Friday, September 21, 2012

Dear Parents,
I would like to take a moment to reflect on my own appreciation for The Gan.
At The Gan we have many goals and hopes for the children.
A primary goal is a growing knowledge and understanding of Jewish values, and helping the children apply those values as they become confident, capable, young people.

As a non Jewish teacher at a Jewish preschool, I greatly appreciate the new school year coinciding with Rosh Hashanah, Yom Kippur and Sukkot.
In the midst of new transitions and routines, new friends and new toys to learn and play with,
we begin the year with these values and ideas which frame the way we as teachers interact with the children, and how we encourage the children to speak and interact with each other.

Rosh Hashanah calls us to think of the sweet blessings in our lives.
For the children those blessings may be the toys they have, the snacks in their lunch, moms and dads.
We begin our year together thinking about all we have, and all we can be grateful for.
This conversation continues and deepens as the year progresses.
As we learn about Yom Kippur we look at all the sweet things WE can do for others.
How can we be sweet, helpful classmates and friends?
Morah Katie: If you see a friend who is looking sad, what can YOU do?
Kian: Share my toys.
Tori: Ask them what I can do.
Morah Katie: If you see a friend who is looking angry, what can YOU do?
Noah: Try to share with them, or give back what someone took from them.
Josiah: Ask them to play with me..
Morah Katie: Those are very kind things to do, we can ask them what made them angry and help them find a solution.
In addition to friends comforting friends, other acts of kindness and helping occur in the classroom daily.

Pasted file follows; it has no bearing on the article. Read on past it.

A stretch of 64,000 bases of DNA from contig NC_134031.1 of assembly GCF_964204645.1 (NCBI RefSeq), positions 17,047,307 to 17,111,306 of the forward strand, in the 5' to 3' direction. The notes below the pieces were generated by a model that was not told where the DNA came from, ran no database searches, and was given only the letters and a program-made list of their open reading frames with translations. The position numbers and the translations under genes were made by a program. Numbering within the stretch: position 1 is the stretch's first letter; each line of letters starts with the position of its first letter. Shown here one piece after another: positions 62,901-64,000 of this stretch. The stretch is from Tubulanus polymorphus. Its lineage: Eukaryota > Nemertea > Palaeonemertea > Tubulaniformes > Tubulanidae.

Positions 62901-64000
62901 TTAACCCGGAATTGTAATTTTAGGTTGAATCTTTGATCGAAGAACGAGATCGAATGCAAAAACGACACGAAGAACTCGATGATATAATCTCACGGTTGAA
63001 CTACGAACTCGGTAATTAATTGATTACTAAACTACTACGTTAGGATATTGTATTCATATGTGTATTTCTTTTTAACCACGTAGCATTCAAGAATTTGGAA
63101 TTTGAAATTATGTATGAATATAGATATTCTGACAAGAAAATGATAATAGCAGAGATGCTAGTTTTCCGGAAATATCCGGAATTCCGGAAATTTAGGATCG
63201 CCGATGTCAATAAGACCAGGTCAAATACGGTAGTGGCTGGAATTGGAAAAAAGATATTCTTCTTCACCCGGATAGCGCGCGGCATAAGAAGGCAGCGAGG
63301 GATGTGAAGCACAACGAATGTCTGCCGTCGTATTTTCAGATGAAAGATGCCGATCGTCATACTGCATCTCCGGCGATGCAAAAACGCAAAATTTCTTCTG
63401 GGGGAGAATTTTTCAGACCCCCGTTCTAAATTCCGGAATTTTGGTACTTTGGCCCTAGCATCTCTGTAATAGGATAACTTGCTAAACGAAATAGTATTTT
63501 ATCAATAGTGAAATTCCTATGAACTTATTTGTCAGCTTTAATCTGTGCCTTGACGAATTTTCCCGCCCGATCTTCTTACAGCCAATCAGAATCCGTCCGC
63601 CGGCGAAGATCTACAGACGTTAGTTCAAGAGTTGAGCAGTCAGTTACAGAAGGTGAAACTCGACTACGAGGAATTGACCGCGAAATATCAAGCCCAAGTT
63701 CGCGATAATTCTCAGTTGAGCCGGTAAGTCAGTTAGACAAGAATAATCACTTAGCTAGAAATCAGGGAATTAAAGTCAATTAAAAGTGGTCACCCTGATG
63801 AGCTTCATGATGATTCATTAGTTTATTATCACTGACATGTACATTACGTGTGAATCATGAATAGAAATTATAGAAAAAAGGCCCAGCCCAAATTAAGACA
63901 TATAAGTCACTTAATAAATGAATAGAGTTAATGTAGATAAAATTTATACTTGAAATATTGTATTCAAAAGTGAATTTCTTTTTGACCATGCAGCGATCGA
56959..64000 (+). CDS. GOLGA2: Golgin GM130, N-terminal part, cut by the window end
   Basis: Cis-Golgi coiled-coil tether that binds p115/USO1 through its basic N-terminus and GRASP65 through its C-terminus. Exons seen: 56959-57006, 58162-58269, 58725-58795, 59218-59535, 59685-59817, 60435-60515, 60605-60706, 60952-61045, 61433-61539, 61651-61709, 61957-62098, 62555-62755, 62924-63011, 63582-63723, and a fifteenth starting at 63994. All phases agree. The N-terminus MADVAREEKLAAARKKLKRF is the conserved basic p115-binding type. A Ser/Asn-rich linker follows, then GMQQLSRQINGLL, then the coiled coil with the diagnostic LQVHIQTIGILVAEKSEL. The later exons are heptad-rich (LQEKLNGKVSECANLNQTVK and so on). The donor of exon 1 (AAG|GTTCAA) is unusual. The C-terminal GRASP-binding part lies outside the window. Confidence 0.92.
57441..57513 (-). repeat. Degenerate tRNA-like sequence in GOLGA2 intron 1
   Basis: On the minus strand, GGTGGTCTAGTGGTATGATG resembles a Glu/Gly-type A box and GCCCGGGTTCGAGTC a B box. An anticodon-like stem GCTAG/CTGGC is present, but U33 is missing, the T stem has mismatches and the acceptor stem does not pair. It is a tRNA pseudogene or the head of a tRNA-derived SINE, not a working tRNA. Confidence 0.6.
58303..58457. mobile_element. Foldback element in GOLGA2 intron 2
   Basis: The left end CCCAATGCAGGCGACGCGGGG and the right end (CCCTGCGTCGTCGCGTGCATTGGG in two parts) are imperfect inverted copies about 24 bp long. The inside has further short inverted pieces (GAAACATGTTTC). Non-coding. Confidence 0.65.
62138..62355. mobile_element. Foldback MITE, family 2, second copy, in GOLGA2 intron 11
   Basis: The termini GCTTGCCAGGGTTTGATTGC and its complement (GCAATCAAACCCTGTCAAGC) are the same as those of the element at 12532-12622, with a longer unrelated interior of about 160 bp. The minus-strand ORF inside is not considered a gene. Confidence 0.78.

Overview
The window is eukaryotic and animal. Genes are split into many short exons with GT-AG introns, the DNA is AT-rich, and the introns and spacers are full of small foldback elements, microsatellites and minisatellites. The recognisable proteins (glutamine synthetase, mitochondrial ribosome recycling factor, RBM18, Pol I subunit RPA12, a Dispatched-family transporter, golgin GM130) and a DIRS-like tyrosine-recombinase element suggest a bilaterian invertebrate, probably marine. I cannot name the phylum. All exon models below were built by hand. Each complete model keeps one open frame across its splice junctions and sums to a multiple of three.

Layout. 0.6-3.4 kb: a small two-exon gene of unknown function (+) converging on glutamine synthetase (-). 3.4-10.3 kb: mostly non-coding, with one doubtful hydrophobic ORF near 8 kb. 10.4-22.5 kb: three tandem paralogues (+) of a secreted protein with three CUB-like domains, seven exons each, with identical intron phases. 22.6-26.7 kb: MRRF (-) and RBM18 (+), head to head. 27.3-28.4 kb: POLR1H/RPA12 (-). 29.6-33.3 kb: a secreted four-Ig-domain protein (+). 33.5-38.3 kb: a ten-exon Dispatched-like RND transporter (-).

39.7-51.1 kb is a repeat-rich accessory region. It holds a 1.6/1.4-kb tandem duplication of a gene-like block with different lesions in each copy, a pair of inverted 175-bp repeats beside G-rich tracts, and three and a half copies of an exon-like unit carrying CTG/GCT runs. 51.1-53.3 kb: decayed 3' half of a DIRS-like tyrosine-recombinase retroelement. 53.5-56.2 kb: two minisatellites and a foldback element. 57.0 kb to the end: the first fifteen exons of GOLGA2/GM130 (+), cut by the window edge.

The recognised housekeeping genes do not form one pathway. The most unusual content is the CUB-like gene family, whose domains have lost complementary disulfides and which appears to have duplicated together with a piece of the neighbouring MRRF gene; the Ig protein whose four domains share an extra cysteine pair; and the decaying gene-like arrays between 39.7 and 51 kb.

We can help sweep up crumbs.
We can share and play together.
We can help put toys away.
We begin this conversation at the beginning of new school year, yet we discuss it daily looking for opportunities to help others.

As we look forward to preparing for Sukkot, we will discover it is a celebration of unity. The 4 plants, (Lulav, Etrog, Hadas and Arava, which you will be hearing more about when they are introduced in the classroom), are all different, but when gathered together are used for a blessing.
It is when all the different children at the Gan come together that the wonder and truly amazing moments occur. For example when one child sees a friend struggling over a puzzle becoming frustrated, she offers to help because she is a "puzzle master".
Working together they share the joy of overcoming the challenge.
These moments of caring and concern enhance the overall experience for all the children.

One of the reasons the new academic year begins so smoothly is because the older children are guides for the younger children. Our returning friends gladly help the new and younger children learn the routines and expectations of the classroom community.
When we walk to the playground, our older friends hold the hands of their younger friends.
Everyone can contribute to prepare for a shared meal.
We have different abilities and  ideas, but we can all come together to create a map, a plan, a reality.
We sing and pray together, play and learn together.
Together we create the amazing place called the Gan.

The holidays help to establish the foundation of our classroom.
We have talked about all the wonderful things Hashem has given us; we have seen how we can be our best self by helping others and treating others with kindness; we know that Hashem is always with us, protecting and guiding us as we reach the goal of becoming a better Me.
Because of this foundation, the children can express themselves knowing they will be valued and respected; that each of them have an important role, and without them the Gan would not be the place it is.
Because of what The Gan is, these children can flourish and soar as they reach their goals and help to make the world around them a better place.

Morah Katie

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